After walking around the gardens, we found a great playground for the kids and an ice cream stand nearby.

From the Jardin Japonais we headed southward past the university, first encountering the end of Canal de Brienne as it emptied into the River Garonne and then the river itself. The boulevards along the river were lined with the classic Toulouse apartment buildings with immaculate facades and wrought iron balconies. The Garonne was wide and peaceful, with the famed Pont Neuf bridge a solid link between the two banks.

In the interest of saving time, we didn't cross to the opposite side but instead followed some narrow streets back inland to the Couvent des Jacobins, where the manicured courtyard with tall poplars was worth the small price of admission.

From the Couvent we traveled south again through picturesque streets to central Toulouse's other large green space, the Jardin des Plantes. This was another beautiful park with a duck pond and some carousel rides for the kids.

I could see from Google Maps that there was another green space at the north end of Jardin des Plantes called Grand Rond which wasn't mentioned in my guidebook. This turned out to be another good-sized park in the center of an enormous, impassable traffic circle. Fortunately there were pedestrian bridges arching over the road connecting the Grand Rond to the Jardin des Plantes and yet another park with a duck pond called Jardin Royal.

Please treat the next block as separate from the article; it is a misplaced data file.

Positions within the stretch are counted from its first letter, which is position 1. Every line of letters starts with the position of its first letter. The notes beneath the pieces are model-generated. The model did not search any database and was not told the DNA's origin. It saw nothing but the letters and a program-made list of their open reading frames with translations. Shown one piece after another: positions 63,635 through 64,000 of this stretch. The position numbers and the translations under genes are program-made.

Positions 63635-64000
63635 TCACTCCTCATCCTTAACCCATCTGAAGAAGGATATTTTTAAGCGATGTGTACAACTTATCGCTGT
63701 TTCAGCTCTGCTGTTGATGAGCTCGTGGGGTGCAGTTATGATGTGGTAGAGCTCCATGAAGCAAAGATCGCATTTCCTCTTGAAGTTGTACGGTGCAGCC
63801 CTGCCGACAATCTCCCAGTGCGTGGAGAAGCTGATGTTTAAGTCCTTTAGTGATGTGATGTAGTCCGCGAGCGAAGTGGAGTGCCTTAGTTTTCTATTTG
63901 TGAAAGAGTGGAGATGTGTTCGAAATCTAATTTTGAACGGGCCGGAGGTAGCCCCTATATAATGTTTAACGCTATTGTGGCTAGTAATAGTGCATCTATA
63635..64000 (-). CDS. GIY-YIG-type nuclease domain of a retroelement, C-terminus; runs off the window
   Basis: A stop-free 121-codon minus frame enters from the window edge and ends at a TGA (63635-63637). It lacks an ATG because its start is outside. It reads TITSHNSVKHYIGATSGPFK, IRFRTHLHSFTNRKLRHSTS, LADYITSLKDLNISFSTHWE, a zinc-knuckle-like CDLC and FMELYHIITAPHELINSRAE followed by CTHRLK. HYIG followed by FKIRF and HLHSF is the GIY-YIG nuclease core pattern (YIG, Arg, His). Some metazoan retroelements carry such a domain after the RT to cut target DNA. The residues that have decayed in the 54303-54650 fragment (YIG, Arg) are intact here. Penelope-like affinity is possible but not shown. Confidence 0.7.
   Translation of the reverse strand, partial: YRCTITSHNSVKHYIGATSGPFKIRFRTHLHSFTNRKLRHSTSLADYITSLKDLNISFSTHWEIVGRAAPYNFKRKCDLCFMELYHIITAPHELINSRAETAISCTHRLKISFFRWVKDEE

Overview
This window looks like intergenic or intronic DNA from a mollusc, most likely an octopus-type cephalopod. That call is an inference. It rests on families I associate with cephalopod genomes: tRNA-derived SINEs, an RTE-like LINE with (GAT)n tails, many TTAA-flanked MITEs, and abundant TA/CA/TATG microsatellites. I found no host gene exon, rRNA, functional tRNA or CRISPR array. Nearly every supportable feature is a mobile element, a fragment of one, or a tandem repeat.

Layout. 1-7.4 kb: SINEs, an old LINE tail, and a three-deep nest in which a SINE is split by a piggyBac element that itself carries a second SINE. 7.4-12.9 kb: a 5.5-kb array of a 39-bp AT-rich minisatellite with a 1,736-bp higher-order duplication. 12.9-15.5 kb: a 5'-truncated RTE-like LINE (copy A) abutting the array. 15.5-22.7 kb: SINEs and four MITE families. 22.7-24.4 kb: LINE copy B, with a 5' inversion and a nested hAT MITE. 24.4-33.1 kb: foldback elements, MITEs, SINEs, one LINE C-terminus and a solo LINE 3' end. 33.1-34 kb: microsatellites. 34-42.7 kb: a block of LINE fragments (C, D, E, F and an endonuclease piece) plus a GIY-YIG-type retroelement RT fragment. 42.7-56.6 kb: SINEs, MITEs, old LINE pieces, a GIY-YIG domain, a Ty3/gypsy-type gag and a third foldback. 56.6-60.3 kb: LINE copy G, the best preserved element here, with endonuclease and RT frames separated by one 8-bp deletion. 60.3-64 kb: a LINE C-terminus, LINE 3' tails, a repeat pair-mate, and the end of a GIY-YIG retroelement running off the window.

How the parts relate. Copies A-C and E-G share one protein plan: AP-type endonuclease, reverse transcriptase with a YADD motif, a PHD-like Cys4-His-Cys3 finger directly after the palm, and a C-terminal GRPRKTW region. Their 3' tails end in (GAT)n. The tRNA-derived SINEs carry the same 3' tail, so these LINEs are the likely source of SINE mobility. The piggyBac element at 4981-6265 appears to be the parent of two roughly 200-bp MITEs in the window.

The sun was starting to go down and our bellies were rumbling. Fortunately we were close to my chosen dinner destination Chez Navarre, which was highly recommend by Lonely Planet for local Gascon cuisine. We weren't that impressed by the food but at least we were able to eat peacefully in the mostly empty restaurant. Afterwards we snapped a couple of pictures at the Cathédrale Saint-Étienne and then headed back to the central pedestrian zone. where we searched fruitlessly for a place to buy diapers for an hour before calling it a night.

We'd managed to see pretty much everything in central Toulouse during one full day of walking, so our only goal for our last morning was to eat at the other major market in the center, Marché des Carmes. The market was less showy than Les Halles but the produce and and meats still looked delicious.

We asked one of the vendors to recommend a restaurant at the market for lunch, and his choice provided us with a pleasant repast of market food including the usual magret.

We slowly made our way back to the Iceberg in its garage, pausing frequently to take pictures that would keep our memories fresh of our new favorite city in France.

Posted by zzlangerhans 16:21 Archived in France